la pama mite su ke mita.

I talk about the food that you eat.


A verb can be converted into a noun that represents the action or process of the verb by placing lo before the verb.

lo pama


A whole sentence can be converted into a gerund.

lo ke mita limu li ti.

You drinking water is good.

Quality Nouns

An adjective can be converted into a noun that describes the quality of itself by placing pu before the adjective.

pu ti



Infinitives do not exist in Pamatu. To say I want to eat, you must rephrase it using gerunds as I want me eating.

la sopo lo la mita.

I want to eat.

ke sopo lo la mita.

You want me to eat.


If you know Toki Pona, then le works like la. It seperates the sentence from it's context.

Basically, A le B means B happens when/if A happens.

la sopo lo la mita le la mita.

I eat when I want to eat.

Statement Clauses

You can embed a statement into a sentence by placing to before the statement.

la ki to to falo li ti nosu ke.

I know that you like birds. (I know that the statement that birds are good is true from the perspective of you)


fa: particle. and (see grammar)
feke: adjective. gross, disgusting, unclean
falo: noun. bird
falomo: noun. building, structure
fene: noun. word, name
feno: noun. head
fi: adjective. opposite, inverse in meaning
fisa: noun. fish
fisale: noun. manner, method, way, path, road
fupo: noun. arm, hand
ka: adjective. very, a lot, to a great extent, a large quantity of
kaka: adjective. big, large
kalimi: noun. stick, something long and hard
kametu: verb. do, work on, make, cause
kane: verb. hear
kaneka: noun. ear
kani: noun. sound
ke: noun. you
kemo: adjective. crazy, stupid, weird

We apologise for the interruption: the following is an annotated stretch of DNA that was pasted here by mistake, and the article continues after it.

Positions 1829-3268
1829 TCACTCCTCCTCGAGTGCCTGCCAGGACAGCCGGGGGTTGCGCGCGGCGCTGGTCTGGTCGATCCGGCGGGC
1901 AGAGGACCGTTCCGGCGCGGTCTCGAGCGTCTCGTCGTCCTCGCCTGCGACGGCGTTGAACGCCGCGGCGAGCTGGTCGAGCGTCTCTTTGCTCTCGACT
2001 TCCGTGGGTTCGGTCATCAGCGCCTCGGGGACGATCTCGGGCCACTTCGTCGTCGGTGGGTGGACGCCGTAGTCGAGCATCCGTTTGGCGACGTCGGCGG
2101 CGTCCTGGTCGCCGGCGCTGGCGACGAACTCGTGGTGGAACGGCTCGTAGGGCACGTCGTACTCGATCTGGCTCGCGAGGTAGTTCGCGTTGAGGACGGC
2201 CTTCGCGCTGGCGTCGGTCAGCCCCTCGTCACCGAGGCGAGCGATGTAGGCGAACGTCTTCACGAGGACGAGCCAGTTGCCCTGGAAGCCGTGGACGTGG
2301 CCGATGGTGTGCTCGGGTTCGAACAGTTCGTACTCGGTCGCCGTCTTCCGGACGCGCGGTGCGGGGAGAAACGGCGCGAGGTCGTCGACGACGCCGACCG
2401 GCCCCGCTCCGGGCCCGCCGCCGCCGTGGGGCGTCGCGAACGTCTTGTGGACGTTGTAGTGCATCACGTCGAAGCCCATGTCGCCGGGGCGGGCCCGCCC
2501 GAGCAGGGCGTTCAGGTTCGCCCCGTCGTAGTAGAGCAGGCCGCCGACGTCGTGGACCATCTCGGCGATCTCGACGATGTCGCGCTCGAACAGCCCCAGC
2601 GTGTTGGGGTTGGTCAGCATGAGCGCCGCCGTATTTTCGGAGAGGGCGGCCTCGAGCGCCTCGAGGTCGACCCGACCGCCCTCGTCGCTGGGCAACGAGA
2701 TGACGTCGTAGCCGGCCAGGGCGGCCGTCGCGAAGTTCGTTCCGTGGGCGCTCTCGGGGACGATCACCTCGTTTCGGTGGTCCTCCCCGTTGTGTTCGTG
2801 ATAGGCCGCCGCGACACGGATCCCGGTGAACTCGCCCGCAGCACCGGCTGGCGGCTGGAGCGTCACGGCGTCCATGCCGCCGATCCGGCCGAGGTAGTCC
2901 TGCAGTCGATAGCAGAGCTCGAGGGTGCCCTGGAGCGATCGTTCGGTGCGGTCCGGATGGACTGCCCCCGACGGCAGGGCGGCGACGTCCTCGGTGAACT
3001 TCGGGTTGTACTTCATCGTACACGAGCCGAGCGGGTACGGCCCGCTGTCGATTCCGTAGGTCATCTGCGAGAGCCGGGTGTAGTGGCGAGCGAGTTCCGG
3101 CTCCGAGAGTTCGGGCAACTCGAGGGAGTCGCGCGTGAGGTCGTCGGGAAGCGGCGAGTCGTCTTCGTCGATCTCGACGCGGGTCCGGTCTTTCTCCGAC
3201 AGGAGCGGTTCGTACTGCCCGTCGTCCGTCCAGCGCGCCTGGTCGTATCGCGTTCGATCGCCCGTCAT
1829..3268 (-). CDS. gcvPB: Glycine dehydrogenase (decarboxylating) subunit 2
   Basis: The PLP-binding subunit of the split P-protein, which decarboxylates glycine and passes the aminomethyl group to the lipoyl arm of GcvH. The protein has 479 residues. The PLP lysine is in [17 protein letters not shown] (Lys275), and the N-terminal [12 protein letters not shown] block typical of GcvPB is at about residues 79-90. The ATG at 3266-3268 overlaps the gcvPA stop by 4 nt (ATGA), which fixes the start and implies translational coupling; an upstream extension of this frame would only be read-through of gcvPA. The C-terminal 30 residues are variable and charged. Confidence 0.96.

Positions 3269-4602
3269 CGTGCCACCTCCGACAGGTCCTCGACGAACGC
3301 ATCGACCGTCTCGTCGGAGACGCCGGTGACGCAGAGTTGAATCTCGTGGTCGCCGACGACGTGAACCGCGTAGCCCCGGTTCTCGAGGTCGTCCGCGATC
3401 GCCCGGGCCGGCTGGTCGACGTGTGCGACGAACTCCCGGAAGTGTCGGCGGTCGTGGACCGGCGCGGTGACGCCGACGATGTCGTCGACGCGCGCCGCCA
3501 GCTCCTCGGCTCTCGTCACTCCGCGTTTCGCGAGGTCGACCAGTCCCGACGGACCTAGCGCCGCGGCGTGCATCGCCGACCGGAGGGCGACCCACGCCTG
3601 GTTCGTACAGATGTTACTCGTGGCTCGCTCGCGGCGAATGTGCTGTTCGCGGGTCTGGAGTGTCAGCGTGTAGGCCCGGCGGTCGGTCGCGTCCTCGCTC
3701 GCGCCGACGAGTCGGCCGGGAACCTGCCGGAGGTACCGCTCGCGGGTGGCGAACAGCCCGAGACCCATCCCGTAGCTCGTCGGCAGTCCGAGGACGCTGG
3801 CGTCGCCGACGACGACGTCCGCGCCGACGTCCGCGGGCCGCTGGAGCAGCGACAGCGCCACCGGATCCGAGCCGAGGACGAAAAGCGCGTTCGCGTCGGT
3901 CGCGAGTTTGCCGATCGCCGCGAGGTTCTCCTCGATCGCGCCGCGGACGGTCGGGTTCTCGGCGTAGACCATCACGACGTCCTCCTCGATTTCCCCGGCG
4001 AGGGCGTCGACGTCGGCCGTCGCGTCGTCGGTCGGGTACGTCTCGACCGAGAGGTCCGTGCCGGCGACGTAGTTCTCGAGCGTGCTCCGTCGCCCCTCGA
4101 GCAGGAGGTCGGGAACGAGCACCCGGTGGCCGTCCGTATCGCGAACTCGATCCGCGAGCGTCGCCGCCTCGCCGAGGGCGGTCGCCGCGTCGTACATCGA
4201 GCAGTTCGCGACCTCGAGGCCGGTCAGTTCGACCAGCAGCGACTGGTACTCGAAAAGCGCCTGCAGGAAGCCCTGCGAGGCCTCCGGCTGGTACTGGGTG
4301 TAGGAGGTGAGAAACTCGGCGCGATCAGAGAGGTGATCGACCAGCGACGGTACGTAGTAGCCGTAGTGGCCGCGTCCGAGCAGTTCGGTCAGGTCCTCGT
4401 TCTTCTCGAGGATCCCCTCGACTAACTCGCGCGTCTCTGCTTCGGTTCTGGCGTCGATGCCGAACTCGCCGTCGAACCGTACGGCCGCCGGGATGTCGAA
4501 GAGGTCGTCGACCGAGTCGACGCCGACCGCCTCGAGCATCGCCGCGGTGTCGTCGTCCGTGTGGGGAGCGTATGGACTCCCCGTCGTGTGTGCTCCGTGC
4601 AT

ketolu: noun. skin, outer layer
ki: verb. know
kiki: noun. bug
ko: adjective. go, travel, move
kosa: noun. moon
ku: noun. person
la: noun. I, me
lapino: noun. hair, string, rope, something long and flexible
le: particle. seperates sentence from context (see grammar)
lemi: adjective. alive, living
lesu: verb. feel
li: verb. be (something)
likato: noun. picture, image, writing, drawing
limu: noun. water, liquid
lo: particle. used for gerunds (see grammar)
lu: verb. have, own, possess
lufo: noun. circle, sphere
lufu: adjective. round
ma: noun. thing, something
mita: verb. eat, drink, consume
motefi: adjective. fun, funny, entertaining
mulo: adjective. almost, nearly
nako: noun. fruit, vegetable
nosu: verb. be true from the perspective of
nusipa: noun. animal, mammal
pama: verb. talk
pete: noun. leg, foot
pisoma: noun. rock, stone, asphalt (can be used as an adjective meaning 'hard')
pu: particle. used for quality nouns (see grammar)
safa: noun. time
safe: verb. wait for
sapa: adjective. past tense, was, former
sapi: adjective. now, current
sapu: adjective. future tense, will
si: verb. see, look at
siki: noun. eye
siko: noun. color
siku: noun. light
so: particle. used for relative clauses (see grammar)
sopo: verb. want
sopu: verb. need
su: noun. used for relative clauses (see grammar)
ta: verb. be on, in, at
te: adjective. hot, cooked
ti: adjective. good
tipale: adjective. total, complete, whole
timali: verb. find, discover
tono: noun. bump, nose
tu: adjective. simple, basic, plain, easy
tuko: noun. sun, star
tulimu: noun. mouth